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200,000 people in America have now died from COVID-19, according to numbers compiled by Johns Hopkins University. The figure on its own can feel hard to fathom. As the nation grieves yet another devastating milestone, we asked you, our readers: Who or what are you mourning? What have you lost, and how are you coping?

We were inundated with responses ranging from those grieving the loss of a loved one to readers mourning more intangible concepts like independence, social connection, and the loss of American leadership in the world. Below, you can read a selection of our reader contributions, edited for length and clarity, which demonstrate the breadth and depth of suffering Americans have endured over the last seven months.

A person is taken on a stretcher into the United Memorial Medical Center after going through testing for COVID-19 in March, 2020, in Houston.

David J. Phillip/AP

Natalie, 32
Boulder, Colorado

I lost the ability to share the first glimpse of our baby with my husband, the first ultrasounds, and first heartbeat. We found out we were pregnant just before lockdowns started. I’ve attended every important appointment alone and am coming to terms with giving birth in a mask.

Brenda Rooks, 80
Bear, Delaware
I am 80 years old. Along with my elderly friends, I have been cooped up for six months, and scared to death that we will get this virus. We are in mourning that we can’t have normal relationships with family and friends. We miss the kisses and hugs from our children, grandkids, and great grandkids, and our family visits, picnics, and dinners. I miss going to Planet Fitness three days a week, which kept me strong, flexible, and healthy. I miss going to VFW, for weekly shuffleboard tournaments, companionship, and my weekly “White Russians.” My husband does our shopping and I have my two Labradoodles and pet parrots that help fill my days. But life is not the same. I grieve for all the lives that are lost, all due to an incompetent president who has caused all of this, has no compassion, and puts us in danger. I’m mad, angry, and cuss a lot. But don’t worry about me, I’ll be fine. I might be 80, but still full of “piss and vinegar” and can mix me up a “drinky poo” now and then if I start feeling depressed.

Tara Ghormley, 38
Agoura Hills, California

I am mourning the loss of my previous self. My doctor said I may have suffered from a hypoxic brain injury from my oxygen levels falling due to my COVID infection. I did several weeks of speech and cognitive therapy. Little deficits felt large because my career relies on my intellect and memory, and I have deficits in both. I’m probably about 70 percent better now. But it feels like I will never be me again and I’m constantly reminded of who I used to be.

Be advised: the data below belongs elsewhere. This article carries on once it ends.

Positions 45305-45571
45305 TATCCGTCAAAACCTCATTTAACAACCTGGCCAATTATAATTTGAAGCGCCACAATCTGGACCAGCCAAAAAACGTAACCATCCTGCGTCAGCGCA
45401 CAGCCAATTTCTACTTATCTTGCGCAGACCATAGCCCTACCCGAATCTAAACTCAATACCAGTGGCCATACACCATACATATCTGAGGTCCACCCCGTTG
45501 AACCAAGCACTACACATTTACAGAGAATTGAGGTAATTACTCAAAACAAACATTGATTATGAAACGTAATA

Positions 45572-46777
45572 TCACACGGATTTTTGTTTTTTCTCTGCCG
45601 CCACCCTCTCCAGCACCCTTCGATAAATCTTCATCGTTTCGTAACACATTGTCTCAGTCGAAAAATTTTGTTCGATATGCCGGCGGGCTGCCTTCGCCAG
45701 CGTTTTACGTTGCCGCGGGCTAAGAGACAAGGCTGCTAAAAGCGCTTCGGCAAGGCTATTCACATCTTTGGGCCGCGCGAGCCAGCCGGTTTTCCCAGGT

“I grieve for all the lives that are lost, all due to an incompetent president.”
“I’m mad, angry, and cuss a lot.”

Funeral director Joe Ruggiero III moves a casket into a makeshift storage room at the Ruggiero Family Memorial Home in East Boston in April, 2020.

Joe Roberts, 61
Operations analyst
Hartford, Connecticut

My intellectually challenged 60-something sister lives in a wonderful group home just a few miles from me. I’m her only family close enough to regularly see her. The home went into strict lockdown. Since March, I’ve only been able to drop off food or a trifle, if only to let her know I’m out here. Two weeks ago, I dropped off some coffee and the staff member asked me to wait by my car. A few seconds later my sister appeared in the door. This was the first time I had seen her in six months. I still had to stay six feet away. Couldn’t lower my mask. Couldn’t hug her. But I got to see her smiling.

Dr. Jerry Cronin, 57
Education administrator
Gallup, New Mexico

My brother-in-law died back in July from complications of coronavirus and two other cousins on the Navajo nation were deathly sick. The occupant of the White House just doesn’t understand how dangerous it is to pretend there isn’t a health crisis going on all around him.

A pedestrian walks past a mural which reads “Stay at Home, Life is Beautiful” in Los Angeles.

Marcio Jose Sanchez/AP

Caroni Lombard, 68
Wichita, Kansas

I am 68 years old and had just started a job in order to supplement my income. It was not easy to come by a job that wouldn’t bore me completely to death. On the second day I had to tell them I couldn’t risk public exposure in light of the pandemic. So, I’m mourning my loss of income that I never got to earn. I am mourning not being completely at ease when my grandsons visit on weekends. They are just two and four. For the first few months of the pandemic, I didn’t have them come, but it was too hard on my son, who lives with me, not to see them, and, it was hard on the boys. I worry each week about exposure.

Jeanine Davis, 54
Philadelphia , Pennsylvania